Photo courtesy James Kramper, NWS.
Starting the week of May 22, Environmental Echo will begin a series of weekly podcasts about the most destructive tornadoes to ever hit Missouri. The stories will be based on the research by Don Corrigan for his book, “Show Me … Nature’s Wrath,” and he will be interviewed by Holly Shanks of Environmental Echo. Stay Tuned.
The first tornado covered will be the half-minute hurricane that beat down St. Charles. We hope you will add to the conversation by posting your own observations about Missouri’s tornadic tales. Should Missouri be included in Tornado Alley?
Pictured: Taylor Hale, campaign organizer for Environment Missouri.
Taylor Hale, the campaign organizer for Environment Missouri, is this week’s guest on Environmental Echo. Don Corrigan visits with Hale about the organization Environment Missouri and her thoughts about the politics currently surrounding climate change action.
Environment Missouri “is a statewide citizen-based environmental advocacy organization.”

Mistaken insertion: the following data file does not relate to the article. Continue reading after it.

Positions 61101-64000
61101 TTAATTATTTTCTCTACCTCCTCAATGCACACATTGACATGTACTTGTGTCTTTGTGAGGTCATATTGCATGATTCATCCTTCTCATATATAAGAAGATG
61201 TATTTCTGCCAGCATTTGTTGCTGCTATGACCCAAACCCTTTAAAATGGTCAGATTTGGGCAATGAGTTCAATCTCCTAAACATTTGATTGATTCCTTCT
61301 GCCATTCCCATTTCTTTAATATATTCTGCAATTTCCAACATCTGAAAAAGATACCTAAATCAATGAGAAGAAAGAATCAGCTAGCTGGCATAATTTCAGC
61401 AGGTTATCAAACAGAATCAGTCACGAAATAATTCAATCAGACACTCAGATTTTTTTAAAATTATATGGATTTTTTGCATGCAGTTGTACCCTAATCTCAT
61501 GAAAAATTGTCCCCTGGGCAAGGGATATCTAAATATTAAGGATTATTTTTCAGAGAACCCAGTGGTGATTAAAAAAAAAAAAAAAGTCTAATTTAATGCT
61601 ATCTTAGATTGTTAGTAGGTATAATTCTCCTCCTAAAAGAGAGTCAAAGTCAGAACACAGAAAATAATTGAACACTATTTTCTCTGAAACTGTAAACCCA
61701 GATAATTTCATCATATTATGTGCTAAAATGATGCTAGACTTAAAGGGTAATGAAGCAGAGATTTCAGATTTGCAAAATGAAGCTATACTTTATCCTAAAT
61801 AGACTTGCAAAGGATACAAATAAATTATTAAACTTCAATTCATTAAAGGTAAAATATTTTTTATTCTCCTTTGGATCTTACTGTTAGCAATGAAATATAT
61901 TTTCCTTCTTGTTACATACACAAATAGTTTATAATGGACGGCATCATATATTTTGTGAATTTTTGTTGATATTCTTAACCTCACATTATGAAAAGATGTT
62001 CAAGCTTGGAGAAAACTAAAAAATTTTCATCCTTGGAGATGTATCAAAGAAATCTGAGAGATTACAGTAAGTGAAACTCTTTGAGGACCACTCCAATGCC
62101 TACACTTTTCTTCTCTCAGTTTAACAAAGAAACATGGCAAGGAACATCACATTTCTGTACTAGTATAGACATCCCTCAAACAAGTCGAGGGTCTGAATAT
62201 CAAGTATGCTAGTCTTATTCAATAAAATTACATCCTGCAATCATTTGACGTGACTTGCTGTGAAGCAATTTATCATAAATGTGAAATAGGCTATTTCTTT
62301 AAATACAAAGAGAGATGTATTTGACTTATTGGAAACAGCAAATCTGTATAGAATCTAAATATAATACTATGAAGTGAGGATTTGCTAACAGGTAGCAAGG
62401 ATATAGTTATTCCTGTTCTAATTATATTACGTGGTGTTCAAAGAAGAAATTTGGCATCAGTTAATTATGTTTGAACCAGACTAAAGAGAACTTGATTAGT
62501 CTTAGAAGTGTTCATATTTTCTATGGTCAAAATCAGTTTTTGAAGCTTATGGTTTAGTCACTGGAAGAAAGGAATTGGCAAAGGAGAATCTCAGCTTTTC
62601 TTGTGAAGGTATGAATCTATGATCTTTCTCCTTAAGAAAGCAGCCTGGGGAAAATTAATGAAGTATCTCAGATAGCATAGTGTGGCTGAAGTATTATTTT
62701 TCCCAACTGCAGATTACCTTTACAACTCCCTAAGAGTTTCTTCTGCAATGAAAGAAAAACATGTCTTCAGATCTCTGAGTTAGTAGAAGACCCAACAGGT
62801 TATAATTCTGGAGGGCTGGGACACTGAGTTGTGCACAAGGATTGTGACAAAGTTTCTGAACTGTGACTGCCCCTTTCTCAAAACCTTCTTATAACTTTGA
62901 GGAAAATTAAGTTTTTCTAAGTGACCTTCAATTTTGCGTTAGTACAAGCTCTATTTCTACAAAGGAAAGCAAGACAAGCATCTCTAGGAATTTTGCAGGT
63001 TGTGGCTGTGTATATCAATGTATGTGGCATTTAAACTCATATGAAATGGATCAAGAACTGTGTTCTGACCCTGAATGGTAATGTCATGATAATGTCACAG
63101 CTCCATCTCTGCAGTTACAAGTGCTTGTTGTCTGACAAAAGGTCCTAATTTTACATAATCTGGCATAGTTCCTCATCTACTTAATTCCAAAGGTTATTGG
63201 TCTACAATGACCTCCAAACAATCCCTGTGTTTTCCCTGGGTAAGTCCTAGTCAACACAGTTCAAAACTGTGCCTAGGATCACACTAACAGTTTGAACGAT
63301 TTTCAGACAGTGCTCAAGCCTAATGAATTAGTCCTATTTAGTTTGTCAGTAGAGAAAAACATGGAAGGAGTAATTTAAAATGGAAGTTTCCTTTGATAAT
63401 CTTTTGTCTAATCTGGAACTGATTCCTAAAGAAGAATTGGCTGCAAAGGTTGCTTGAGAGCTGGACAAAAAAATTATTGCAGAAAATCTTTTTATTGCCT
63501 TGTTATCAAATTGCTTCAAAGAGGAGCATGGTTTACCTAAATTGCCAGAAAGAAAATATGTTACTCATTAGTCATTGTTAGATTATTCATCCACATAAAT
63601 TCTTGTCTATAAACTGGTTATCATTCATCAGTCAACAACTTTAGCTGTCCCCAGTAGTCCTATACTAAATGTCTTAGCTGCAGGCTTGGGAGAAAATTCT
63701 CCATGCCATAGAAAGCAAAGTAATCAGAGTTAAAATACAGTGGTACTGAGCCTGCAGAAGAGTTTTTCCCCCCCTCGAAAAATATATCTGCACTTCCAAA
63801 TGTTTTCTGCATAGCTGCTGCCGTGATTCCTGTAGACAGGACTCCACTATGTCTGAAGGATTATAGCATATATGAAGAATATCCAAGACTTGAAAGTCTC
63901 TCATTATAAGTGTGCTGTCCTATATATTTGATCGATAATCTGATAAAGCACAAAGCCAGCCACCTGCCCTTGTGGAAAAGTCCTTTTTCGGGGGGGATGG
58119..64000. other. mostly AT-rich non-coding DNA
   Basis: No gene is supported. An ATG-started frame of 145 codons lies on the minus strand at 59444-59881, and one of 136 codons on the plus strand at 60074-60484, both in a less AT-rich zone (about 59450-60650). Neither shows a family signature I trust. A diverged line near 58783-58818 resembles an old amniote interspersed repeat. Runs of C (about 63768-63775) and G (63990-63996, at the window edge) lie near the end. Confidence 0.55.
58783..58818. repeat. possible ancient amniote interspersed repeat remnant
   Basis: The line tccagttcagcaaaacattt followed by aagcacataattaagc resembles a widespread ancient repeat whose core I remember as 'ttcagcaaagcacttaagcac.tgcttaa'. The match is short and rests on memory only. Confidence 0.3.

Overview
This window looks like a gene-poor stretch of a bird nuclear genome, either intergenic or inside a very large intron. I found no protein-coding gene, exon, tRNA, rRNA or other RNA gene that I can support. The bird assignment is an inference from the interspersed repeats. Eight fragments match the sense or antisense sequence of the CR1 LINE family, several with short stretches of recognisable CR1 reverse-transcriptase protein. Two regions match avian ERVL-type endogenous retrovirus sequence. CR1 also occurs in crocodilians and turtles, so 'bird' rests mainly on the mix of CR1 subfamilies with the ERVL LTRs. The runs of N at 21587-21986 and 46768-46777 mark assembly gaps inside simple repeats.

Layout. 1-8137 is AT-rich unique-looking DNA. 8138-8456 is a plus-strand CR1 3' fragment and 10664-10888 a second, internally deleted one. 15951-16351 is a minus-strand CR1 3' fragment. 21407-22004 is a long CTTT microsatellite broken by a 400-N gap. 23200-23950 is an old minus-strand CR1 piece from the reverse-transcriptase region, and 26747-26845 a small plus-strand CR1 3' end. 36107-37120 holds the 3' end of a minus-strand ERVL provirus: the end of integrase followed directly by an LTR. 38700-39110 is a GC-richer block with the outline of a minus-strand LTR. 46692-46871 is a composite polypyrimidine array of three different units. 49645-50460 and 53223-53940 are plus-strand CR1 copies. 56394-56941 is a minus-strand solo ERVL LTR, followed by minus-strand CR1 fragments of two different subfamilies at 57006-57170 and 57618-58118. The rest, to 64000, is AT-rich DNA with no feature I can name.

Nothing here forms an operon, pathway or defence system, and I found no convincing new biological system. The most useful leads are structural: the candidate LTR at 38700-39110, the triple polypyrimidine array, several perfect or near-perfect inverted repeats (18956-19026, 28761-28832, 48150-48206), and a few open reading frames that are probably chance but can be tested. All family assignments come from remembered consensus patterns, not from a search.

Continue below to hear the podcast interview.
Pictured: Sarah Willey.
Sarah Willey is this week’s guest on Environmental Echo. Willey is involved with local environmental and activists groups, such as the Sierra Club, Great Rivers Environmental Law Center, and MOmentum: Missouri Moving Forward.
Don Corrigan interviews Willey about her thoughts and opinions involving the EPA and climate change, the current political landscape, and 2017 becoming the “year of the march.”
Continue below to hear the podcast interview.
All photos courtesy St. Louis County Library.
The St. Louis County Library seminar series “Science in St. Louis” is connecting scientists with the local community. The informal science talks give local communities the chance to personally interact with scientists working in the St. Louis area.
The seminars are free and open to the public. Attendees can expect to learn about a variety of topics, such as how new drugs are designed, the real CSI: science of forensics, how 3D printers help amputees and even the science of Missouri caves.
Stacey Lewis, the St. Louis County Library Adult Programming Manager, shares insights into the popular program with Environmental Echo. Continue below to hear the podcast phone interview.